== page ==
Posted by BE on December 15th, 2016
When I’m writing a post to appear on my site, I take great care to ensure that what I’m writing is factually correct. I may then draw certain conclusions based on those true facts. The truthfulness of the facts will not, however, guarantee the correctness of my conclusions. Reaching those conclusions requires logic and independence of mind .
Those same qualities are required of those reading what I have written if they are to fairly assess or judge my argument. Race and gender are areas in which logic and independence of mind are most threatened by illogic and mental bias. This is scarcely surprising since those areas also provide the best/worst examples of prejudice against and mistreatment of one social, national or racial group by others.
In everyday conversation and debate, however, I am less likely to be so scrupulous. A conversation in which one weighed every word, sentence or statement of opinion before delivering it would be very stilted indeed. My experience of having given literally thousands of off-the-cuff interviews to journalists, whose editors then decided which bits were interesting or newsworthy and which weren’t, has led me to the firm conclusion that fairness and accuracy are most at risk in the reporting of ad lib chats with journalists on the phone. Read the rest of this entry »
Posted by BE on December 11th, 2016
I abhor the ‘sport’ of boxing but it would be graceless of me not to congratulate Joseph Parker on his World Championship win last night. I did not watch the fight but I have seen numerous television interviews with this modest and entirely charming young man and I congratulate him wholeheartedly on this remarkable achievement.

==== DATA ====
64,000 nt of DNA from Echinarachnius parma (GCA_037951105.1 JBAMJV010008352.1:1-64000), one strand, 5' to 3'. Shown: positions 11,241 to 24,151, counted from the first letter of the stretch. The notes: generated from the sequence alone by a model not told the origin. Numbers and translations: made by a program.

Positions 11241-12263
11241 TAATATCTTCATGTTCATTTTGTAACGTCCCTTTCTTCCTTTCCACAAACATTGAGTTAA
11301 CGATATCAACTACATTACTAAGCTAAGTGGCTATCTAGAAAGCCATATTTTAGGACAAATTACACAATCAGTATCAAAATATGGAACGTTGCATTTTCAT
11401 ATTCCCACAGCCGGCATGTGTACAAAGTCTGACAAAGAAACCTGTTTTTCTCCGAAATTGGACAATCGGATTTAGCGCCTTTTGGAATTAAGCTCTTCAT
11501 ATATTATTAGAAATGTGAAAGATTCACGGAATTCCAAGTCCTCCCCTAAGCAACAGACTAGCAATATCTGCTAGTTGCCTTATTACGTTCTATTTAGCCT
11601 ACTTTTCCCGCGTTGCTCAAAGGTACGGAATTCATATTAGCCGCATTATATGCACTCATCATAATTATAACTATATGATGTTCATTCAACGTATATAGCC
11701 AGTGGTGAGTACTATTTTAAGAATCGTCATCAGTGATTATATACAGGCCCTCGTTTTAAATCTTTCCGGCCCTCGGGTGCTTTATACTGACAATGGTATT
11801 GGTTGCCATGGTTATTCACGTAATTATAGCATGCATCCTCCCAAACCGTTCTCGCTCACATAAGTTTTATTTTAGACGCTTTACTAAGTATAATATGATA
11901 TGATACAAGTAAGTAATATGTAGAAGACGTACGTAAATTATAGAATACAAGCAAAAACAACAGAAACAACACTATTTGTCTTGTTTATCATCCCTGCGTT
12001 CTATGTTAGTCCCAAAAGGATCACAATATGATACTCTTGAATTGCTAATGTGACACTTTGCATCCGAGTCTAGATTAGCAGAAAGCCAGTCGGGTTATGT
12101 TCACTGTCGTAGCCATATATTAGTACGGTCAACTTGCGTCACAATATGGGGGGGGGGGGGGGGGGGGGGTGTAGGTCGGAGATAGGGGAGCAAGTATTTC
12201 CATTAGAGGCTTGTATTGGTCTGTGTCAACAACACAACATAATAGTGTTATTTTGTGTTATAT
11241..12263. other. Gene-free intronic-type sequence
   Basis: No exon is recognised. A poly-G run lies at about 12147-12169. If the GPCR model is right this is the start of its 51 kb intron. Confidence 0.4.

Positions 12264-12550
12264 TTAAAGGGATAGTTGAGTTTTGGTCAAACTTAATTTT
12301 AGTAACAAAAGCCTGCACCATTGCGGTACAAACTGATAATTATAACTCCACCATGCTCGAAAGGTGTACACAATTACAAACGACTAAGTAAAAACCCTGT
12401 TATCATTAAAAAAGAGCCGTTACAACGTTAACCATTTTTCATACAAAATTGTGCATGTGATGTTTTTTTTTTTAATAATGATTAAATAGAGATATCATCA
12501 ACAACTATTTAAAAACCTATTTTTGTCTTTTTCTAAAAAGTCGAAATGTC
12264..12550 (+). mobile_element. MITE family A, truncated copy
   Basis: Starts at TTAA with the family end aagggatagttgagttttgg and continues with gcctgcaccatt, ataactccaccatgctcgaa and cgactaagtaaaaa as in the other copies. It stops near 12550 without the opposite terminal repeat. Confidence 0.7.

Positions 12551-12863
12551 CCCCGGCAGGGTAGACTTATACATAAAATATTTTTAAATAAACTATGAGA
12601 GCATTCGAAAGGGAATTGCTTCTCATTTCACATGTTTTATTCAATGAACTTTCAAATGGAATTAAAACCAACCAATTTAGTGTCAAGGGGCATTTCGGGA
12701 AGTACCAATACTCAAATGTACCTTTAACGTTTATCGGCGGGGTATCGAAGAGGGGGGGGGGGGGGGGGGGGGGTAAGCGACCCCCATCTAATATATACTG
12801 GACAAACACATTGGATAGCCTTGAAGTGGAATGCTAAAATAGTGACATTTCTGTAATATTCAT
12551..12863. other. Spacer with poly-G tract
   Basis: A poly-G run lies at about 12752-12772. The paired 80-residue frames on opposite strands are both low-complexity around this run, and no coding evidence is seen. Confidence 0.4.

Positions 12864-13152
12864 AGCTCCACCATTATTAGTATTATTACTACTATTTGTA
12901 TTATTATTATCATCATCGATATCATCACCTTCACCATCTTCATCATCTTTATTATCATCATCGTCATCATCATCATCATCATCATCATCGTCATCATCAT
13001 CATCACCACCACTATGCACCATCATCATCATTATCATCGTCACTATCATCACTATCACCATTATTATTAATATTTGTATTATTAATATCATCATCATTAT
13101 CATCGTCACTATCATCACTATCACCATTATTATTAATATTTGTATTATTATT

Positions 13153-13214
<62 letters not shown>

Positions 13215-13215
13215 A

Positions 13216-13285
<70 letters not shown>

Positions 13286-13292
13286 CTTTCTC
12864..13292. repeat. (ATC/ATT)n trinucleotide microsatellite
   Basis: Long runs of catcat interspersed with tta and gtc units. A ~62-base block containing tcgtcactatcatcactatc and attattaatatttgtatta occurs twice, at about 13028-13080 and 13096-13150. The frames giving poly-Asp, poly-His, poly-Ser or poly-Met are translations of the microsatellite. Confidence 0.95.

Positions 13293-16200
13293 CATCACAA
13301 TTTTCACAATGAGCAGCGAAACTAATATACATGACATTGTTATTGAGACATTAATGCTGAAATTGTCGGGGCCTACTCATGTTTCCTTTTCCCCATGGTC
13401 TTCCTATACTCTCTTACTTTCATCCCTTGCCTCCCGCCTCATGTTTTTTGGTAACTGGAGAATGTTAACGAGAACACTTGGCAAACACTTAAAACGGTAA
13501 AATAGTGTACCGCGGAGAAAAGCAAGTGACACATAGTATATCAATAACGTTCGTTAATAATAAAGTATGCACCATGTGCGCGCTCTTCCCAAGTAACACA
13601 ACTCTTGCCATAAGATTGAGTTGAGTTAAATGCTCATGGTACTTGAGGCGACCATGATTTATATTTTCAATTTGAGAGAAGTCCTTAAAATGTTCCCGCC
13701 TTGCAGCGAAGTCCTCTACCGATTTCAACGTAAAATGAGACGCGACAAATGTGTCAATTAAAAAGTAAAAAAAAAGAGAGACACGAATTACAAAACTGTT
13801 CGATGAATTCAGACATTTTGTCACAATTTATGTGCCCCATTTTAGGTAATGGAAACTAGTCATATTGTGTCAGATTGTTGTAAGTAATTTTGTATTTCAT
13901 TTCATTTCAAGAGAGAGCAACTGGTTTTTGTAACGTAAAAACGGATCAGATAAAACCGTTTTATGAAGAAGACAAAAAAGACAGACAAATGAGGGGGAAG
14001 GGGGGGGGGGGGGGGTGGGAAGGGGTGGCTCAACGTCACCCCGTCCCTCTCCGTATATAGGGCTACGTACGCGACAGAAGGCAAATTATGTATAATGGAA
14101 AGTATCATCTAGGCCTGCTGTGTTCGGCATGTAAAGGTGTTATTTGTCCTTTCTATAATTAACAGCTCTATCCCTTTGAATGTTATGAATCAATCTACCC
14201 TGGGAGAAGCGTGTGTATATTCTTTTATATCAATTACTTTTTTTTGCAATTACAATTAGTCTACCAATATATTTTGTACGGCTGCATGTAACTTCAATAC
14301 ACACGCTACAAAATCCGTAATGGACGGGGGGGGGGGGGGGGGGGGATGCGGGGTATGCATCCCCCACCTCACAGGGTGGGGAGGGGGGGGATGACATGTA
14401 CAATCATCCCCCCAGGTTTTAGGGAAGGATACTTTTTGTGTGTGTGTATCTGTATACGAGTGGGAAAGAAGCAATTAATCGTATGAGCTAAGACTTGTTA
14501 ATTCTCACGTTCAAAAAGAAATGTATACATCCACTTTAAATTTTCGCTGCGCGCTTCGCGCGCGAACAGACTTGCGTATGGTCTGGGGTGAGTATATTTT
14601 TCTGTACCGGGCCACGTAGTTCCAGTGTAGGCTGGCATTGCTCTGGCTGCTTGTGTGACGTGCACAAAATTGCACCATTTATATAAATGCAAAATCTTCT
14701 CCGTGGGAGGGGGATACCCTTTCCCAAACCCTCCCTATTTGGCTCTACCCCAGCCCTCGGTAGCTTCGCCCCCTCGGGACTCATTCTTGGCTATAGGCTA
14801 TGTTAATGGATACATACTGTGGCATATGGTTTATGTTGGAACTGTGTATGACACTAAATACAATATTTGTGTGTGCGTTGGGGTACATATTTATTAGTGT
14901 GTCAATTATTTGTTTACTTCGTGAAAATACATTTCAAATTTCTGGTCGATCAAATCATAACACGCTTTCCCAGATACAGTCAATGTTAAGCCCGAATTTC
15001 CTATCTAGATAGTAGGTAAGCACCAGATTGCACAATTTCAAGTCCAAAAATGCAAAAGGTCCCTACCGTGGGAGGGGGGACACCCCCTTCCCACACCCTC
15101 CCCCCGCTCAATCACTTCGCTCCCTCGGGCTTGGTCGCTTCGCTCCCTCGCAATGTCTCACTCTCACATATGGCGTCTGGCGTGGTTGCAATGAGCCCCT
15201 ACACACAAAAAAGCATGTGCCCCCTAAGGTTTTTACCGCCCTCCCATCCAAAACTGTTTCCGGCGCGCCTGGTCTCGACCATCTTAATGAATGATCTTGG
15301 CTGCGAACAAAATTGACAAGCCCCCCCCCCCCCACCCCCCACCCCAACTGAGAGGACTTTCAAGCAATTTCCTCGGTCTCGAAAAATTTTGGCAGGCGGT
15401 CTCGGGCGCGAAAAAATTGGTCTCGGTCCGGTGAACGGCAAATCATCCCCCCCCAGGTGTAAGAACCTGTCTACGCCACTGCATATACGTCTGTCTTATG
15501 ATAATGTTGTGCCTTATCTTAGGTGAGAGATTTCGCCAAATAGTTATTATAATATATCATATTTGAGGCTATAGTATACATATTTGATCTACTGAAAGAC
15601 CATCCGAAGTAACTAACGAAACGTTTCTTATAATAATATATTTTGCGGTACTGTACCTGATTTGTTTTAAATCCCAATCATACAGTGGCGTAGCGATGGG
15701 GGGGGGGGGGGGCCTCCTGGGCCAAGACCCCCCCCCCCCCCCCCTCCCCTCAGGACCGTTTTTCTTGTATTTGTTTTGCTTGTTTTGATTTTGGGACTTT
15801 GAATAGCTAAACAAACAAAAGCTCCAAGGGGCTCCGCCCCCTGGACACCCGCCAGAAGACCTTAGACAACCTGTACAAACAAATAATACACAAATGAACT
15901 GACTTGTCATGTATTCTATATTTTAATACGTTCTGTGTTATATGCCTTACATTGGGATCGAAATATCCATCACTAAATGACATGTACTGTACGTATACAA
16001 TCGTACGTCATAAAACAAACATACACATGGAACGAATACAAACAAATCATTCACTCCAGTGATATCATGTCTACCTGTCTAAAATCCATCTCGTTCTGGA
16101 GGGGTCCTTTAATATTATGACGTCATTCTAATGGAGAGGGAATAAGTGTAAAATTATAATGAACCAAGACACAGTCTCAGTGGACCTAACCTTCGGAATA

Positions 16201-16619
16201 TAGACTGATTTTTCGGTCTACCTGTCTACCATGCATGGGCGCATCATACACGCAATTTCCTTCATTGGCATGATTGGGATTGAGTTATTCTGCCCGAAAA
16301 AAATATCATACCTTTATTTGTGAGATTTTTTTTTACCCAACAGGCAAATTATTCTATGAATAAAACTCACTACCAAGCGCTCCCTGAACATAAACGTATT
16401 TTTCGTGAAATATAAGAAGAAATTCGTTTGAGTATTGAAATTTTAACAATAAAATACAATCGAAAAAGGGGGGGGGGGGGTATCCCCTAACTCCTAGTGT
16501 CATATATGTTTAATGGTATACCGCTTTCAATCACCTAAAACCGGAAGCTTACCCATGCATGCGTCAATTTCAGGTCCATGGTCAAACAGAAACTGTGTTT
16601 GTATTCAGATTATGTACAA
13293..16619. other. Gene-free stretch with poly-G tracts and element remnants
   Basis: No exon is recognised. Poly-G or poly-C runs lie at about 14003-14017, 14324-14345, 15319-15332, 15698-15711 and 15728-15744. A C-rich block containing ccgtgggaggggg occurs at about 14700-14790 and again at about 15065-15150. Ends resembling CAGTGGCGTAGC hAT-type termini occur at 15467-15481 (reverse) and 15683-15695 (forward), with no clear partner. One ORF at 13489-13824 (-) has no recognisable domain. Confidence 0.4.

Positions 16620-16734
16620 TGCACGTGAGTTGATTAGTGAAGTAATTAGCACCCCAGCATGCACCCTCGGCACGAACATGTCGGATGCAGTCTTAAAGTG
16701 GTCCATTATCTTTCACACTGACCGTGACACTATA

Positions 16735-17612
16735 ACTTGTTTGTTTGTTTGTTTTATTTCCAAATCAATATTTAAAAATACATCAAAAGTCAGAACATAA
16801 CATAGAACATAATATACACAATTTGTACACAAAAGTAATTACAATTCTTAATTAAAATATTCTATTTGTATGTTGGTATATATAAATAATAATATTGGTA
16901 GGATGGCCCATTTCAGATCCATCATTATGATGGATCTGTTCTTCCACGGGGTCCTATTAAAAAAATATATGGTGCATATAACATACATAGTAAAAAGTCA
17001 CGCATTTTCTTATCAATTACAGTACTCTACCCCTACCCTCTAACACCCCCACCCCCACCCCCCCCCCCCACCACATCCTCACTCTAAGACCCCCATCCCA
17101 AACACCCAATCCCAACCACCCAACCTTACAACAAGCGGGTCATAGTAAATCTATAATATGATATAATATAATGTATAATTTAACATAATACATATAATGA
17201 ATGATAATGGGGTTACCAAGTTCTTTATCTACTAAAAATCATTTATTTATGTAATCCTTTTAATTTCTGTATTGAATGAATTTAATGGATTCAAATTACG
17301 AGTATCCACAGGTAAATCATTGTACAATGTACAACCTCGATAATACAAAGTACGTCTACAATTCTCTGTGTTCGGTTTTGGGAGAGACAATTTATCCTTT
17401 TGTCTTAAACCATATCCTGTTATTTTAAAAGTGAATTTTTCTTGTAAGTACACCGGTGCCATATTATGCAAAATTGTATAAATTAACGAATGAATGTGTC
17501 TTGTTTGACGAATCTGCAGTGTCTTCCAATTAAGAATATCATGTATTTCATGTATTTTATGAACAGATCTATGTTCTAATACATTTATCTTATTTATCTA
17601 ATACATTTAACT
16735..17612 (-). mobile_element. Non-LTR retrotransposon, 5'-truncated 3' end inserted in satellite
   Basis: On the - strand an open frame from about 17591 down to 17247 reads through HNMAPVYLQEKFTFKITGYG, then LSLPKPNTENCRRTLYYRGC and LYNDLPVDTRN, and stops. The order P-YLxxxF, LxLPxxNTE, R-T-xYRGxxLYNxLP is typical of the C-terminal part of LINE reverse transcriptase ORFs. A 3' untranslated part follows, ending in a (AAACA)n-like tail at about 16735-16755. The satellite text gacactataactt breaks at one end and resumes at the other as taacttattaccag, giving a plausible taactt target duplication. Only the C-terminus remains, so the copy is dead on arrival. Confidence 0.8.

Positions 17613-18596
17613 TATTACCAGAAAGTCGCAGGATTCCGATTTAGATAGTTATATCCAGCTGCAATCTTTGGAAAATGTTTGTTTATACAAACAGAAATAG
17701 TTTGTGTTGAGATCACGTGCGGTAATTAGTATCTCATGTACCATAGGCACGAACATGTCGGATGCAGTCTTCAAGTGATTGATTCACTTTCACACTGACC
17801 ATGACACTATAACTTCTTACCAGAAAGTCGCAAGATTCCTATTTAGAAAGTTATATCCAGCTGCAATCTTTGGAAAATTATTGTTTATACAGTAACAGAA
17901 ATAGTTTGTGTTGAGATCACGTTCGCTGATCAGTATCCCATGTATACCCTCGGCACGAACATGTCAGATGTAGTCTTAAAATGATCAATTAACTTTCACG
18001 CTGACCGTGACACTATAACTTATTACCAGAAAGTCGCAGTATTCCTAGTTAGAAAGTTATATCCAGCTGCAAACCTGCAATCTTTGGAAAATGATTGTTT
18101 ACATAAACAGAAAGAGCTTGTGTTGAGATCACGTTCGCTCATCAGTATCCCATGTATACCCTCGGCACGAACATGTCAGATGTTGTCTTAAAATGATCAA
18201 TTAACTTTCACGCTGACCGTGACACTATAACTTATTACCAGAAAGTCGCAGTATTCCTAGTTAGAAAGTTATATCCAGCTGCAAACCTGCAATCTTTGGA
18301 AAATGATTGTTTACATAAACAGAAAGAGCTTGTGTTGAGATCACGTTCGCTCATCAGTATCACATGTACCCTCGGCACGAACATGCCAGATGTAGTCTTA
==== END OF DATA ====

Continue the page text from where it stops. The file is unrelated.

So in the highly unlikely event that you read this post, Joseph, here is a piece of well-meant advice from an elderly gentleman who still has a few brain cells left: Take the money and run!
Posted by BE on December 8th, 2016
I like Bill. Bill is just great. Really, really great. And – sorry to blow my own trumpet – but if anyone should know, I should. Well, me and Judy really – the team that brought you Helen Clark. Back from the dead, some would say, but I couldn’t possibly comment. Anyway, back to Bill. Did I say Bill was great? What an understatement! Bill is stupendous, charismatic, a master of oratory and, no point in denying it, a real stud. The stats never lie. And here’s the thing: I’m a dyed in the wool Labour man. A socialist, to be strictly accurate. So this is really tough for me to have to say. But hey, truth is more important than politics. And it will out. Bill is supercalifragalistic, expial… Oh never mind. Bloody brilliant on the box too. And if anyone should know, I should. Did I say that already? Never mind, the truth will out. And here’s the acid test: if I had to choose between watching a 45-minute interview with Bill on some TV show on Sunday morning and watching Paula Bennett figure skating naked on ice, I’d pick Bill. And so would Judy. Charisma, mastery of the language, sex appeal. It’d be riveting, wouldn’t it? Think of Bill as a rivet: solid, reliable, holding things together, grey-coloured. So please, please, please pick Bill to lead you into the next election. If only to please me and Judy and Labour Party voters from the Cape to the Bluff. Bill’s your man. And mine. Thanks. Brian
Posted by JC on December 6th, 2016
Being a media trainer is a bit like being a singing teacher.You have to have a very good ear. It’s not merely about being able to correct glaring examples of poor pronunciation, diction or tone. John Key’s tendency to insert a ‘sh’ into certain words usually before a ‘t’, producing a somewhat Germanic ‘sch’ sound (Aushtralia), and Helen Clark’s rather mannish tone and overly forceful delivery both invited derision and had the potential to prematurely end their stellar careers.
I once had the opportunity of giving a few pointers to John Key on his interviewee performance. TVNZ had decided to arrange some interview training for its high-profile newsreaders, including Simon Dallow. Each had to arrive with a guest of their own choosing, whom they would interview under the critical eye of Brian Edwards and Judy Callingham. Simon introduced us to his choice of interviewee, a chap called John Key, whom I had not only never met, but never heard of. Read the rest of this entry »